- Features and advantages of automated cataloguing
- Use of various master databases and authority files for creating records
- Process of computerised cataloguing
- Copy cataloguing and data import/export in various formats
- Use of bibliographical standards for creation of records
- Various users services using cataloguing module
- Concept of shared cataloguing and OPAC
- Management issues of computerized cataloguing in wider context of library automation
2. Objective of Cataloguing
3. Advantages of Automated Cataloguing
- Creation of a record for a document only once;
- No main or added entries of catalogue are necessary;
- Any field may be .made searchable;
- Composite and interactive searches extend versatility;
- Outputs can be obtained in any desired format;
- Data input and retrieval is much faster;
- Repetitive work is eliminated;
- Import/export of bibliographic data is possible;
- Interlinking with external databases is possible.
4. Features of Automated Cataloguing
- UNICODE-based multilingual support for Indian and foreign languages;
- Compliant to International Standards such as MARC21, AACR-2, MARCXML;
- Supports multi-platform for bibliographic database such as My SQL,MS-SQL or any other RDBMS;
- Supports cataloguing of electronic resources such as e-journals, e-books, virtually any type of material;
- Supports online copy cataloguing from MARC21 bibliographic database;
- Provides default templates for data entry of different type of documents. User can also customize their own data entry templates for different type of documents;
- Provides freedom to users for generating reports of their choice and format along with template and query parameters;
- Provides facility to send reports through e-mail, allows users to save the reports in various formats such as PDF, Excel, MARCXML, etc.;
- Highly versatile and user-friendly OPAC with simple and advanced search. OPAC users can export their search results into PDF, MS Excel, and MARCXML format;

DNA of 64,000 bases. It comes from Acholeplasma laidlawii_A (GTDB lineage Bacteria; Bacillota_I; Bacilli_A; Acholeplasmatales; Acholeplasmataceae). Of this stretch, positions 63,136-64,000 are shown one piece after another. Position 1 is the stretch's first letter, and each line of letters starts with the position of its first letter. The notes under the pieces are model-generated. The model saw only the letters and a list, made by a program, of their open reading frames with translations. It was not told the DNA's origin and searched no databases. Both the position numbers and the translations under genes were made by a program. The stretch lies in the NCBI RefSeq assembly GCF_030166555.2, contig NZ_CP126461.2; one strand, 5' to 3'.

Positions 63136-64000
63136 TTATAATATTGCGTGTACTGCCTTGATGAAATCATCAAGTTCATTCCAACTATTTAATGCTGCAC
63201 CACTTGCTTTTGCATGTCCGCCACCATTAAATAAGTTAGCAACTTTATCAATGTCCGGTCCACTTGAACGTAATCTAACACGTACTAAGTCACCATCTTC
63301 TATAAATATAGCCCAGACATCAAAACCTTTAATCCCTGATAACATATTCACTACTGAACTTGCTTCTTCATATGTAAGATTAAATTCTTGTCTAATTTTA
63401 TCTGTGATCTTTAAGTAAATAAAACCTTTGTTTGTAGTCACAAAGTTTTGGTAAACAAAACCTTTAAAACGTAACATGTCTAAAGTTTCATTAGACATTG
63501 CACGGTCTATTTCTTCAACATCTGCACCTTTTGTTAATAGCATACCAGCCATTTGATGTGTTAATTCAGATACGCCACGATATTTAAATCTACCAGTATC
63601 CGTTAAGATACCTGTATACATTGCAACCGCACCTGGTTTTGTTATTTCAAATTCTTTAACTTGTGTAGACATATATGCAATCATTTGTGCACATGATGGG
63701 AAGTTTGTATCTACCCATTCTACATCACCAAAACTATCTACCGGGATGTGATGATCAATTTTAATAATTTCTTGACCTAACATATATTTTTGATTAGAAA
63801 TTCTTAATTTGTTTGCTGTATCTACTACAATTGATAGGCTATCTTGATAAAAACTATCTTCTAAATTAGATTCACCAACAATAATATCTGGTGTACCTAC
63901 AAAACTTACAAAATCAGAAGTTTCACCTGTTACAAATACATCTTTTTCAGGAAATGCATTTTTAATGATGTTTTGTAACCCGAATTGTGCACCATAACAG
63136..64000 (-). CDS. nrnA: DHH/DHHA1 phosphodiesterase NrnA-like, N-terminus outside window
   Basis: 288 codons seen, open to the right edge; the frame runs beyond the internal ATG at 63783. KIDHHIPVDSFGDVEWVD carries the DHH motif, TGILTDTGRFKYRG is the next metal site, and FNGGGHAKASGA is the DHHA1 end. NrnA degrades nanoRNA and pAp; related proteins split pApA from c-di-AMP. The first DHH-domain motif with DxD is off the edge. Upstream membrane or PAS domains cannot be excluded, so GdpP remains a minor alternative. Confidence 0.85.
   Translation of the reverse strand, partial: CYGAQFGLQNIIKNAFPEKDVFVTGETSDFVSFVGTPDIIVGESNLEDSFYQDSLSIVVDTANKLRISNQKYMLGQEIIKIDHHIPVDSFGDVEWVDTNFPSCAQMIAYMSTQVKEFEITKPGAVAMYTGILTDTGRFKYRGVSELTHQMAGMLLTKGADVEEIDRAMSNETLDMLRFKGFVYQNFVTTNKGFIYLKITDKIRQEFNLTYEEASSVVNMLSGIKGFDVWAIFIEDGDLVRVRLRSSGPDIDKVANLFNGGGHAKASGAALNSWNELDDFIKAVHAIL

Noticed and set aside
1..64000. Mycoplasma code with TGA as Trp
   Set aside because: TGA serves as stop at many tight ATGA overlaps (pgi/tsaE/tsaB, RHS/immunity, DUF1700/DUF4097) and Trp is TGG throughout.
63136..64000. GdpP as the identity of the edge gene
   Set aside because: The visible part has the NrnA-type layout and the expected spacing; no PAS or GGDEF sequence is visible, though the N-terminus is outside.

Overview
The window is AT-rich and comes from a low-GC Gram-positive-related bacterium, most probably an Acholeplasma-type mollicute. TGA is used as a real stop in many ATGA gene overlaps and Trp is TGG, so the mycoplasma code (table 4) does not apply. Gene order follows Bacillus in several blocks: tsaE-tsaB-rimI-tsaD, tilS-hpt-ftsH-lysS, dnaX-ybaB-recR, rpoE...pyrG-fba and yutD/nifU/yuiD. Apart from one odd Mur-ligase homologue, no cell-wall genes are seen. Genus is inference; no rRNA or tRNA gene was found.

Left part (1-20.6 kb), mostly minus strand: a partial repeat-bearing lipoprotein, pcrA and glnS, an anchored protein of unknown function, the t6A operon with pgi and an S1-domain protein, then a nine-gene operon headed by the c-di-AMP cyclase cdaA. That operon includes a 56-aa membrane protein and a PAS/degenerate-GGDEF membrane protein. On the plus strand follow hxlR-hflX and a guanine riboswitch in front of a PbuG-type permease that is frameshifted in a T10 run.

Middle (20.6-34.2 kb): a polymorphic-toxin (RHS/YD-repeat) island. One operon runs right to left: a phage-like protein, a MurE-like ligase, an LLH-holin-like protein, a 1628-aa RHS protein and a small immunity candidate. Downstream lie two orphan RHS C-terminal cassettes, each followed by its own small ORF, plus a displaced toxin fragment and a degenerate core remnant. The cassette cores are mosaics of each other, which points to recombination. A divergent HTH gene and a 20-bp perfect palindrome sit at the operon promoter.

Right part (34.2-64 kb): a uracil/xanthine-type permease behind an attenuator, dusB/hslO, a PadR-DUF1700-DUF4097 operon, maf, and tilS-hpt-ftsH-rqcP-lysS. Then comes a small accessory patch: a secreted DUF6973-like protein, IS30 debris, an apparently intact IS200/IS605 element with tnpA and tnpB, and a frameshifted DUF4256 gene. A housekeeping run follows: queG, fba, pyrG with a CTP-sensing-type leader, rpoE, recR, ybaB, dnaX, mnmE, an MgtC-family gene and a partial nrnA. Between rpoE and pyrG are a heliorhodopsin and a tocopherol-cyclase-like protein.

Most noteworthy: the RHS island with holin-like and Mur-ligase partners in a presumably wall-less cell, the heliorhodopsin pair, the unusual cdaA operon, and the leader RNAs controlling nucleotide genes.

- Supports authority files of personal name and corporate body ;
- Supports data exchange through ISO-2709 standard;
- Global Search and replace a word or a phrase;
- Different templates for leaders and fixed fields of MARC21;
- Allows user-generated customized reports;
- Facilitates authority database of person name, corporate body, subject headings and series name; and
- Supports copy cataloguing in MARC21 format by using ISO- 2709 standard.
5. Creation and Maintenance of Master Database/Authority File
6. Basic Requirements for Catalogue Module
- Provide support for a variety of classification schemes and vocabulary control devices (e.g., subject headings lists or thesauri and electronic resource description formats);
- Supports standard bibliographic and authority record formats (e.g.MARC, CCF, etc.);
- Facilitates export or import of records from tape, disk or other devices;
- Facilitates retrieval of bibliographic record and its modification at any time, once it has been created;
- Facilitates coverage of items like monographs, serials, government documents or any other type of documents;
- Facilitates catalogue data to be added, validated, updated and removed online from the workstations; and
- Supports withdrawal of items, export and import of records from other services.
- Facilitates incorporation of changes in the MARC authority format or other national/ international standard formats;
- Generation of various kinds of references from authority records;
- Accommodate personal, corporate and topical name headings in a name authority file, title, uniform title, and series entries in a title authority file and subject headings in a subject authority file.
- Support both simple and expert searching;
- Support users to enter multiple words or phrases to be searched on one, more than one or all fields;
- Support Boolean Operators such as;
- OR (either one or both terms must be in the record)
- AND (both terms must be in the same record)
- NOT (following term must not appear in any record)
- Support positional operators such as;
- SAME (terms must be in the same field)
- WITH (terms must be in the same sentence within a field)